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Examination of Below-Ground Structure and Soil Respiration Rates of Stable and Deteriorating Salt Marshes in Jamaica Bay (NY)
WIGAND, C. Examination of Below-Ground Structure and Soil Respiration Rates of Stable and Deteriorating Salt Marshes in Jamaica Bay (NY). IN: The Tidal Exchange, The New York / New Jersey Harbor Estuary Program, New York, NY, (Spring):6, (2008).
This ongoing wetland research at Jamaica Bay, NY will help unravel the combined stressor effects of cultural eutrophication and sea level rise on the deterioration of salt marshes in this estuarine system.
CAT scan imaging is currently being used to examine below-ground peat and root structure in cores collected from salt marshes of Jamaica Bay, part of the Gateway National Recreation Area (NY). CAT scans or Computer-Aided Tomography scans use X-ray equipment to produce multiple images or pictures of the inside of a marsh soil core and create a 3-D image of the below-ground composition of roots, peat, particulates, and shells. The salt marsh cores are enclosed in PVC tubing and brought to a hospital in Rhode Island to be scanned. At the same salt marshes where cores are collected for CAT scanning, soil respiration is being measured to assess whether elevated respiration rates are found at salt marsh sites where soils are deteriorating. Researchers from the US EPA Atlantic Ecology Division and the National Park Service plan to examine whether changes in the below-ground root and peat structure correlate with increasing soil respiration rates in Jamaica Bay salt marshes. Researchers will try to unravel how the combined stressors of cultural eutrophication, especially the increased loadings of nitrogen, and sea level rise are causing the deterioration of many salt marshes in Jamaica Bay.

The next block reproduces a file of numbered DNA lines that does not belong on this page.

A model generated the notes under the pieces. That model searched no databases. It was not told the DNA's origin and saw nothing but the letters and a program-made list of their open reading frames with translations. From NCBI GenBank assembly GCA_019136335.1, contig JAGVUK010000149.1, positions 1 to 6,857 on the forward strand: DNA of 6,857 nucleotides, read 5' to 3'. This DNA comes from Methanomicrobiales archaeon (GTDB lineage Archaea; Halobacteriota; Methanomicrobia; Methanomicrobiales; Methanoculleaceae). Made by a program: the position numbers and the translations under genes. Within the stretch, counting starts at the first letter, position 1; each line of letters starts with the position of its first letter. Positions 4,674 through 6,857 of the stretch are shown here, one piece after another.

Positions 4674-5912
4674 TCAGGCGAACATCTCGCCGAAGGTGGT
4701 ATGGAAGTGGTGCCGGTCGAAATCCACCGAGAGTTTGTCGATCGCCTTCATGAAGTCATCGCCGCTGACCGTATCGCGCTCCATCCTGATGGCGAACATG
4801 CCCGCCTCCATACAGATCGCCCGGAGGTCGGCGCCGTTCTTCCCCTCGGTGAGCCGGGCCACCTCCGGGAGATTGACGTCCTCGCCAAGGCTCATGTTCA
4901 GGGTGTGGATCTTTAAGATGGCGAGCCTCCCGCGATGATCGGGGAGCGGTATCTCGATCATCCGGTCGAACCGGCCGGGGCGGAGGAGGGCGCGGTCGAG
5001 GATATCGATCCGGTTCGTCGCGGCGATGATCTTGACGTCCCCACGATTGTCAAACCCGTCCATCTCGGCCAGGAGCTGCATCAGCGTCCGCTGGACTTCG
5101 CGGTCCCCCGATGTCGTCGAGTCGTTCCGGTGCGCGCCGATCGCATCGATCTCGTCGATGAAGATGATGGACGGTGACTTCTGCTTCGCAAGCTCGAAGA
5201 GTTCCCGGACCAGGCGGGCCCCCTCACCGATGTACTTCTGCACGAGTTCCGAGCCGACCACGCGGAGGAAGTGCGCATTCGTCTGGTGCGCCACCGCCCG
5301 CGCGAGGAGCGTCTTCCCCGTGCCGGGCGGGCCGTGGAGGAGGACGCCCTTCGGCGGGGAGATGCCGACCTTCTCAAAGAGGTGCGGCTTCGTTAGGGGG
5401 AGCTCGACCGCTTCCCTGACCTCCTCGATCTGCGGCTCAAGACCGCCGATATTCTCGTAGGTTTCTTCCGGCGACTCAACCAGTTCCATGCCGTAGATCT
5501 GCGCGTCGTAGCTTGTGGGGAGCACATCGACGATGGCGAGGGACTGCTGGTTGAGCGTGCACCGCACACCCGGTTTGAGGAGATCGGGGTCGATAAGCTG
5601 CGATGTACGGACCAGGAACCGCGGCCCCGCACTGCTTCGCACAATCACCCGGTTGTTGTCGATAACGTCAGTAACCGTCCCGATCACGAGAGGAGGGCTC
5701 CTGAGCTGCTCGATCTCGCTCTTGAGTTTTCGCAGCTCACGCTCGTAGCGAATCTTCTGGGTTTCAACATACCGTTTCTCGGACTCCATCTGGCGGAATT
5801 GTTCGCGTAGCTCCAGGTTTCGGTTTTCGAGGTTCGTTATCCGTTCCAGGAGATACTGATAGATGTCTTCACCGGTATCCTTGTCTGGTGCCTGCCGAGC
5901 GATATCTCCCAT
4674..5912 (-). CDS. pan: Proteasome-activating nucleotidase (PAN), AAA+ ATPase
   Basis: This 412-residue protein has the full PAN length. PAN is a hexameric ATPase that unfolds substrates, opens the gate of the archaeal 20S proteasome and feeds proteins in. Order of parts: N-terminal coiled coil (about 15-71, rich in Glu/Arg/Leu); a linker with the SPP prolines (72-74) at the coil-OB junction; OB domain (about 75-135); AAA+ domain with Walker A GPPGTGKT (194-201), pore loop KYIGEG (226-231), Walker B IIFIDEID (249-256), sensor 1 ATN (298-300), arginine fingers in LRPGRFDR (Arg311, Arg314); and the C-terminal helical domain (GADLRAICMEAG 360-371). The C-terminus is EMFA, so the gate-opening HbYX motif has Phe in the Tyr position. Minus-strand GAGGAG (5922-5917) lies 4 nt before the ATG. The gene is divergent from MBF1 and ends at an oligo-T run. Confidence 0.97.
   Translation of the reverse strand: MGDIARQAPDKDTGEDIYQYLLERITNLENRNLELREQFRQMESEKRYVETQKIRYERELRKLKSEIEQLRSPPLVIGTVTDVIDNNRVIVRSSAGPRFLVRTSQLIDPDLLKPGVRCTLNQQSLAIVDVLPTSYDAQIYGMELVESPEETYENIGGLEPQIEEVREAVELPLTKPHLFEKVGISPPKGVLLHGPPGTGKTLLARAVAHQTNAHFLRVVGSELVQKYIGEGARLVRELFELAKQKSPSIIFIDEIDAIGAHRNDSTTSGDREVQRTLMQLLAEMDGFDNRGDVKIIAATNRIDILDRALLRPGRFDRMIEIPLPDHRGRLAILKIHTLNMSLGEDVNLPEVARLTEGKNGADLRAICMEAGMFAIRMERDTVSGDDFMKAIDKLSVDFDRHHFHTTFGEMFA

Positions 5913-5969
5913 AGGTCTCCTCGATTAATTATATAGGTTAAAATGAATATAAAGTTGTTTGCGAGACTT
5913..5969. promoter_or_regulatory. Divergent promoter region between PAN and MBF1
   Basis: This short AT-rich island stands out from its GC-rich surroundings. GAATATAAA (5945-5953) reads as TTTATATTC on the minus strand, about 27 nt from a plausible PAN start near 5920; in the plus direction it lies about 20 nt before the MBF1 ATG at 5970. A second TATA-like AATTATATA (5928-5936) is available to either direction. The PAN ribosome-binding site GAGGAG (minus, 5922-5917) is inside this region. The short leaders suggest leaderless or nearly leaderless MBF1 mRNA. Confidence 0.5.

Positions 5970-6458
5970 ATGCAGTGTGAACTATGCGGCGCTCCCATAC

Record Details:Record Type: DOCUMENT (NEWSLETTER ARTICLE)
Organization:U.S. ENVIRONMENTAL PROTECTION AGENCY
OFFICE OF RESEARCH AND DEVELOPMENT
NATIONAL HEALTH AND ENVIRONMENTAL EFFECTS RESEARCH LABORATORY
ATLANTIC ECOLOGY DIVISION
HABITATS EFFECT BRANCH